Presentation on theme: "1 DEALING WITH YOUTH SUBSTANCE ABUSE AND RESISTANT BEHAVIOR PROBLEMS “HOW TO AVOID THE TUG OF WAR” West Virginia Screening, Brief Intervention and Referral."— Presentation transcript:
1 DEALING WITH YOUTH SUBSTANCE ABUSE AND RESISTANT BEHAVIOR PROBLEMS “HOW TO AVOID THE TUG OF WAR” West Virginia Screening, Brief Intervention and Referral to Treatment
2 Training Objectives Review of prevalence of youth substance abuse Define the basic components of SBIRT and it’s application with youth Motivational Interviewing basics and applicability with the SBIRT Model Elements of effective interventions with youth Practical strategies for dealing with resistance
TRAINING SCHEDULE 10 : :30 Adolescent SA Prevalence/Overview of SBIRT 10:30 – 11:00 Motivational Interviewing Basics 11:00 – 11:30 O-A-R-S 11:30 – 12:00 Small Group OARS exercise 12:00 – 1:00 Lunch 1:00 – 1:45 Dealing with Resistance 1:45 – 2:00 Wrap-up/Questions 3
4 SUBSTANCE USE AND YOUNG PEOPLE EXTENT OF THE PROBLEM
5 Did you know? Children who start to use drugs/alcohol or use drugs during adolescence are 4X more likely to become substance involved as adults.
6 PREFRONTAL CORTEX 1. Judgment/Reasoning 2. Decision Making 3. Planning 4. Learning from their experience/consequences
7 Between 1992 and 2003, prescription drug abuse in year-olds rose 212%. Teens abuse RX drugs more than heroin, cocaine, meth, crack or ecstasy. They see prescriptions as ‘safer’ than other drugs (shared by family and friends).
8 West Virginia at 8.9% is among the top five states leading the country in teen abuse of prescription pain relievers (SAMHSA, 2007)
10 In 2005 ‐ 2006: WV exceeded national rates of Illicit Drug Use among year olds.
11 Reported drinking in the past month 26% of 8 th Graders 40% of 10 th Graders 51% of 12 th Graders
12 Binge Drinking During the last two weeks 16% of 8 th Graders 25% of 10 th Graders 30% of 12 th Graders
13 Consequences of Underage Drinking Fatal Vehicle Accidents Other Traumas Risky Sexual Behavior Victimization Developmental Delay
SYMPTOMS OF TEEN SUBSTANCE INVOLVEMENT
1. Sudden Personality Changes Including Work or School Attendance 2. Unusual Flare-Ups or outbreaks of Temper 3. Withdrawal from Responsibility 4. Loss of Interest in hobbies or pursuits 5. Change in Friends 6. Difficulty in Concentration 7. Sudden Jitteriness, nervousness or aggression 8. Increased Secretiveness 9. Deterioration in Physical Appearance or Grooming 10. Unusual Borrowing money from Friends, Co-Workers or family 11. Stealing 15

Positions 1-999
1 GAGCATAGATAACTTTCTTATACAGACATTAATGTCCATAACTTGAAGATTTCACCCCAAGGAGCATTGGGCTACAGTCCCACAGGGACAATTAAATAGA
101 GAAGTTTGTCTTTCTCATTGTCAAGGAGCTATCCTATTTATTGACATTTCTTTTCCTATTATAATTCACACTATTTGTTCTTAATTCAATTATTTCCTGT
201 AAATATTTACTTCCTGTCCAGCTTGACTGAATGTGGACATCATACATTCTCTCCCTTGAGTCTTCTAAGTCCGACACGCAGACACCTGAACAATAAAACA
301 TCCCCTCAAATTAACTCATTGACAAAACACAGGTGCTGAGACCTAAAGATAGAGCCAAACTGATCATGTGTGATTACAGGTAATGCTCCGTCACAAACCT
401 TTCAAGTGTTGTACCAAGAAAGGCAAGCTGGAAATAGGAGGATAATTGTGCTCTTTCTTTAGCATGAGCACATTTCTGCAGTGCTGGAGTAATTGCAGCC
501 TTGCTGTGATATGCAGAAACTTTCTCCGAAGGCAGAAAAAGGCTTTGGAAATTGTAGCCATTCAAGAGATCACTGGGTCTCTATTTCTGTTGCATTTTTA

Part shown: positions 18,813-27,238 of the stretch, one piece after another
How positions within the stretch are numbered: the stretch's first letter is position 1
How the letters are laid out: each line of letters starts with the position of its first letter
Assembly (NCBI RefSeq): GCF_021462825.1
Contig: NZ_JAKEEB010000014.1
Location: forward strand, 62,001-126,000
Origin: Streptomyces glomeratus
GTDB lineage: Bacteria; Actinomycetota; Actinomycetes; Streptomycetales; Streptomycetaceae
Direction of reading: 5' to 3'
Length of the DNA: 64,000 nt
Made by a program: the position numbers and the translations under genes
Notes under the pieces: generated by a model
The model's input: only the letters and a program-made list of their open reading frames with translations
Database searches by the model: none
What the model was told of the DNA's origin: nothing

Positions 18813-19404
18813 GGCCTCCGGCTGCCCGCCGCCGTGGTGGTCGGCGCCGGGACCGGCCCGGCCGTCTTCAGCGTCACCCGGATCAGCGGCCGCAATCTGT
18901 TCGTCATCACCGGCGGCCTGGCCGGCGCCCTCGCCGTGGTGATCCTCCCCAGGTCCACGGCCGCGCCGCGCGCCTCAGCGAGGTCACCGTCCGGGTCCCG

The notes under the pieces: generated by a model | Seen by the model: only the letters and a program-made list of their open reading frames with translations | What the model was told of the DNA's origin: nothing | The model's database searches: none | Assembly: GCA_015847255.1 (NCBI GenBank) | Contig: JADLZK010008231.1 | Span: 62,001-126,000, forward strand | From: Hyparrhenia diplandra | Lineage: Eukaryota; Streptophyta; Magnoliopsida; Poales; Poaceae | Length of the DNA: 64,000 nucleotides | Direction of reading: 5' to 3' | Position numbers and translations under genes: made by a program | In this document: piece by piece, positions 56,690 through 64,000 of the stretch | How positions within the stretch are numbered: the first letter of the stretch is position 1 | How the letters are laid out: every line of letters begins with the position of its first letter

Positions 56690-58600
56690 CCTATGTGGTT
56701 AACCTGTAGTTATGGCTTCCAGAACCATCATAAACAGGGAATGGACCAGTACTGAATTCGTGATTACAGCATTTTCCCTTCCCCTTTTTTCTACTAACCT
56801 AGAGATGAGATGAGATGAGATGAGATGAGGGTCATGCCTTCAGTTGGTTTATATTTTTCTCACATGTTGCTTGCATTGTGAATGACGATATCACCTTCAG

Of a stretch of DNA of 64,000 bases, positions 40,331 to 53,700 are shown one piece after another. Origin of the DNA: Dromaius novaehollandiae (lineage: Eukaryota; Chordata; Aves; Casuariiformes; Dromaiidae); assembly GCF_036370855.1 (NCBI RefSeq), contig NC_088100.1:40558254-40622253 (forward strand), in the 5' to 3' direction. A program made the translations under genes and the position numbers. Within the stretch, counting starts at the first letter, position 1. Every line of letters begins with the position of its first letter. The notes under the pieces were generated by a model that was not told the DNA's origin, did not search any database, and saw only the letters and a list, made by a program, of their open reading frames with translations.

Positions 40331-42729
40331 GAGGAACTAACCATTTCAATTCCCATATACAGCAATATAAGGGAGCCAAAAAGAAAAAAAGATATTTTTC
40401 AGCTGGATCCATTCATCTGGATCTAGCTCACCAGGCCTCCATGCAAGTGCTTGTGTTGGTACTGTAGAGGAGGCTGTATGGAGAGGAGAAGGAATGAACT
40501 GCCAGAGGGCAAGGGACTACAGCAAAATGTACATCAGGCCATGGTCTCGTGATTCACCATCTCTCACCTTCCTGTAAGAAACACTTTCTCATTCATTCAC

16 What is the Solution?
17 We Must Start To Intervene Early!.
WHAT IS SBIRT?
1. Paradigm shift from traditional view of substance abuse interventions 2. Views Substance Abuse as a public health issue and focus on risk reduction as well as abstinence 3. Focus on identifying “misuse” early and providing brief interventions 4. Is comprehensive in it’s approach 19
21 UNDERLYING PREMISE OF SBIRT INITIATIVES The majority of Americans see a health care provider at least annually. By encouraging health care professionals to: * Identify at-risk individuals * Intervene early * Promote concept of substance misuse as a health issue * Reduce Stigma associated with seeking intervention
24 SBIRT PRESCREENING CRAFFT AGE Have you ever ridden a a car driven by someone who was high or had been using drugs alcohol? 2.Do you ever use alcohol or drugs to relax, feel better about yourself or fit in? 3.Do you ever use alcohol or drugs while alone? 4.Do you ever forget things you did while using alcohol/drugs? 5.Have you ever gotten into trouble while you were using alcohol or drugs?
MOTIVATIONAL INTERVIEWING BASICS
27 What is Motivational Interviewing? Motivational Interviewing is a semi-directive, client centered counseling style for eliciting behavior change by helping people to explore and resolve ambivalence.
Spirit of Motivational Interviewing Collaboration – Working in Partnership Evocation – Learning from the person Autonomy – Person is responsible for own change 28
More About the MI Philosophy Empowers people to take ownership of their own health management by: Providing information respectfully Partnering Supporting sense of self-efficacy Places patient is role as the expert regarding how to change their behavior 29